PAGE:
This book has a colorful cast of adult supporting characters, beginning with Viktor, who owns and runs the place. He is silent and seemingly cold. One rule of the colony is that no one is allowed to speak during the day so that the creative types can concentrate. Of course, this is not an easy rule for Raine to follow. Fortunately, Viktor makes an exception for Raine and poet Lillian, who is a little senile and clearly used to live at Sparrow Road when it was an orphanage, perhaps as a teacher.
Diego is a painter who incorporates found objects into his work. He encourages Raine to dream and takes an interest in Raine's mother.
Writer Eleanor is a curmudgeon who complains a lot about Raine, providing a counterpoint to the other artists' kindliness.
Quilt-maker Josie is a huge, loud personality who quickly befriends Raine and brings the girl out of her shell with her sheer enthusiasm. She takes Raine into the forbidden town for treats and invites the town out to Sparrow Road for an art show. Here's Josie:
Suddenly Josie marched into the kitchen, her long, sure steps reminding me of the cowboys in the westerns Grandpa watched. Except in place of cowboy boots, she had on men's black work boots, big and clunky, with heavy silver buckles that jangled when she walked. Her dress looked like a patchwork sack of scraps. A nest of neon braids framed her freckled face.
"You've come home!" Lillian said.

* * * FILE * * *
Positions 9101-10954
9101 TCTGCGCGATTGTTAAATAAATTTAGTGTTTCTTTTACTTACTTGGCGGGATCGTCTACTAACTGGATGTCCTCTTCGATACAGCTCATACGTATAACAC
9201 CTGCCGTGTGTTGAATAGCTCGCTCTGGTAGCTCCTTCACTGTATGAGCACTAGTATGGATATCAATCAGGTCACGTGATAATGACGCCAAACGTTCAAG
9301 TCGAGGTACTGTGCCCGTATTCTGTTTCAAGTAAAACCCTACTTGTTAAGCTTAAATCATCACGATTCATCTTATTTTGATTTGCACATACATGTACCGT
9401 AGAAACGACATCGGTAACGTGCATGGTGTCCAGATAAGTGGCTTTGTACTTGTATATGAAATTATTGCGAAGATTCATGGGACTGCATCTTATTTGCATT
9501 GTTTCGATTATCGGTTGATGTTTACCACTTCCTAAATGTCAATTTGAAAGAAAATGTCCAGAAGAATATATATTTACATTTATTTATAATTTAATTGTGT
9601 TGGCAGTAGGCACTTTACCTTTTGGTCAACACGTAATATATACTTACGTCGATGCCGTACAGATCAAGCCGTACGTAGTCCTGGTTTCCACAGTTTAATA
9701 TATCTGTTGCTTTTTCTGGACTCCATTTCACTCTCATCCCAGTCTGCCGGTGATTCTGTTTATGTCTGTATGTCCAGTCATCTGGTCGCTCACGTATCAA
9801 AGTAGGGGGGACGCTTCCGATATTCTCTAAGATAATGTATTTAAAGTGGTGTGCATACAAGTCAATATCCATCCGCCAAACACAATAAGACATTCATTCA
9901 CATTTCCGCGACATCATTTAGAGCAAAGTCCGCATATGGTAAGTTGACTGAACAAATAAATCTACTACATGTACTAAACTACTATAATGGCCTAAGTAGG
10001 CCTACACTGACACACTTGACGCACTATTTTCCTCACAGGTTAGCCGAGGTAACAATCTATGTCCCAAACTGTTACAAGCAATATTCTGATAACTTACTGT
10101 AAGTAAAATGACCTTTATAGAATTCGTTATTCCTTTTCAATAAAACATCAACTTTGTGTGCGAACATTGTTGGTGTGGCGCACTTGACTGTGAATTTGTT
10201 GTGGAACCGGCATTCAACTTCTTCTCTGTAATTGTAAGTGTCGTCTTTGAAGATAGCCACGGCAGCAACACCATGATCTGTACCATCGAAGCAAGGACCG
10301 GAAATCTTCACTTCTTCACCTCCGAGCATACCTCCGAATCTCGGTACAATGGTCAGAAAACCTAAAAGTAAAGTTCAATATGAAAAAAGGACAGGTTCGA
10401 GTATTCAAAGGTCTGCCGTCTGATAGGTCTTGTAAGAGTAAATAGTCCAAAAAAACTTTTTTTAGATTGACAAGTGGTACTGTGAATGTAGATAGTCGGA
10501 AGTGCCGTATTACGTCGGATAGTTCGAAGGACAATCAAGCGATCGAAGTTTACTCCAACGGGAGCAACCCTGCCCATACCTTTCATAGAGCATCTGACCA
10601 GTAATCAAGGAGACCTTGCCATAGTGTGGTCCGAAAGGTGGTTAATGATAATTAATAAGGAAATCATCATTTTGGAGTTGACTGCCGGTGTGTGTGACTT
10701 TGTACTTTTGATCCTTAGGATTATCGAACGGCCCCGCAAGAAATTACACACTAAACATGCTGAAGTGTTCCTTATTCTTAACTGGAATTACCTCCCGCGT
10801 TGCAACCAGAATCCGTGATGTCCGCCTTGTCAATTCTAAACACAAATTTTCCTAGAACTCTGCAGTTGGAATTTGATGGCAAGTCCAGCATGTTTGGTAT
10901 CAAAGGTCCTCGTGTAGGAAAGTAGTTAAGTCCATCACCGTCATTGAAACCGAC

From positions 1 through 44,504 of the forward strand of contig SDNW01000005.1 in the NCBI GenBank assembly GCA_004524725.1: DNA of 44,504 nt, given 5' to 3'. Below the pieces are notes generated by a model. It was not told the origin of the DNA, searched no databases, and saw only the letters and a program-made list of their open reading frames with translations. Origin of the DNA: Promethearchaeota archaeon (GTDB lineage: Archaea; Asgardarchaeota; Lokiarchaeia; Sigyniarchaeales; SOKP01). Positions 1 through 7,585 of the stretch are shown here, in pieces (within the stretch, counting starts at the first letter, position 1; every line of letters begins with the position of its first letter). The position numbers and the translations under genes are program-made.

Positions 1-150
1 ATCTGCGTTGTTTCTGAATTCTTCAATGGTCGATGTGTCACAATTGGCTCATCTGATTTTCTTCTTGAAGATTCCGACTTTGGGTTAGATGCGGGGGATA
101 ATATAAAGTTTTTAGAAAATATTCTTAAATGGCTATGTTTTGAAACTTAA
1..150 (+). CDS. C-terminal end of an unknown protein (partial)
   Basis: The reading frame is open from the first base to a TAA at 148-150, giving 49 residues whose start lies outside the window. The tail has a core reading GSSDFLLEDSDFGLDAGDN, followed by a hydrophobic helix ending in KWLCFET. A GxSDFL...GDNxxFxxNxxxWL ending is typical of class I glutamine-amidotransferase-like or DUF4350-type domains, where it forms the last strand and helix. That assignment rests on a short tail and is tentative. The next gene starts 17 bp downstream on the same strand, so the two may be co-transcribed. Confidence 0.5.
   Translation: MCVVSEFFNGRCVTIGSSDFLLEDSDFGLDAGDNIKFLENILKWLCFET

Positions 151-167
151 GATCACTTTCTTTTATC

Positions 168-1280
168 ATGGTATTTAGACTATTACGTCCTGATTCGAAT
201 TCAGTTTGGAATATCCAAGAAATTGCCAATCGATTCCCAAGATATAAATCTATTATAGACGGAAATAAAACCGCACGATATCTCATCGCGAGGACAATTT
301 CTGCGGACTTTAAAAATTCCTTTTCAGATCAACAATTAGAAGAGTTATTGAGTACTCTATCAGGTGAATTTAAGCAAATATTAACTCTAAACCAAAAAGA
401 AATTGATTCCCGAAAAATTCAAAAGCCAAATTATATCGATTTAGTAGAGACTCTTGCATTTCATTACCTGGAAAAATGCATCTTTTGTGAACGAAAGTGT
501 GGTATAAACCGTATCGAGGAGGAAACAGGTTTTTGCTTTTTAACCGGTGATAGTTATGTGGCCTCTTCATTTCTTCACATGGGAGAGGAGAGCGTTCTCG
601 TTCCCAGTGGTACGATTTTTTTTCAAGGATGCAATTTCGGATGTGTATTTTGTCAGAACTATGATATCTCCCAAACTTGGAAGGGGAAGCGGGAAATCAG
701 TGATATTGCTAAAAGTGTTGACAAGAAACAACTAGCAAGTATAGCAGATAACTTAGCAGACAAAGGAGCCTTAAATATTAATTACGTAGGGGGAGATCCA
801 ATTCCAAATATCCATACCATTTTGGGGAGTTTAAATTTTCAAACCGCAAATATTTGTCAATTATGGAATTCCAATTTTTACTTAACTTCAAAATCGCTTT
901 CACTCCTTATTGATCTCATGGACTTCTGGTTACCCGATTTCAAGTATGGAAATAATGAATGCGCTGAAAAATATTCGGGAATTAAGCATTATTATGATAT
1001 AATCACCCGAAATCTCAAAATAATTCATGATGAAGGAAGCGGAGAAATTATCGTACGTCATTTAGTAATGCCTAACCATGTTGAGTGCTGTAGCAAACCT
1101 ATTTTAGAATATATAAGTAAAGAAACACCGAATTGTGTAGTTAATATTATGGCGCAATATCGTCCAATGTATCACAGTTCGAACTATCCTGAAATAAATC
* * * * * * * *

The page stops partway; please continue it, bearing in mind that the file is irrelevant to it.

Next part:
"I'll always come home, Lilly." Josie smacked a kiss on Lillian's head. "Oh boy," she said. "I'm beat. Two days of watching clouds drift really wore me out." She gave a great big laugh.
"We have a brand-new orphan," Lillian said.
"Fabulous," Josie cheered. "We need more orphans at this place." A wide gap flashed between her two front teeth. She gave my hand a forceful shake. "So you must be the long-awaited Raine O'Rourke."
As for Raine's mother, Molly, she is keeping secrets. For one thing, Raine's mom used to sing and play guitar: why did she stop? And how did she meet Viktor in the first place?
Raine is determined to uncover her mother's secrets, and the secrets of Sparrow Road, too. The orphans have left a few signs of themselves behind. A picture drawn by a boy named Lyman inspires Raine to make him into a sort of imaginary friend. As she talks to him about his lack of parents, her own missing father becomes a more important figure in the plot.
Inspired by her new friends, Raine is infused with her own sense of artistry and ends up writing a piece about Lyman which she reluctantly reads at Sparrow Road's First Annual Arts Extravaganza. I found myself wondering whether Lyman was Raine's alter ego. Though I have to say, I would have liked to hear more about Lyman the orphan. He deserves his own book.
Despite the lack of overt magic, there's a bit of a magical realism feel to O'Connor's tale. That is, there's something a touch surreal about Sparrow Road. The setting reminds me of Mary Lennox' secret garden or that magical attic where Sara Crewe discovered that after all of the horrible things that had happened, someone still loved her.
Little by little, Raine flourishes in this odd setting, finding the answers to most, if not all, of her questions. Raine learns to dream herself into someone else's world and even to forgive the ones who need it most. Like Raine, I'll think you'll be happy to spend some time in the town aptly named Comfort, particularly in that cozy nest of an artist's colony, Sparrow Road.
Note for Worried Parents: There's some talk of alcoholism and an (implied) unwed mother in this book, but it's all handled with grace and wisdom.
Check out Sheila O'Connor's Sparrow Road page on her website for some rave reviews.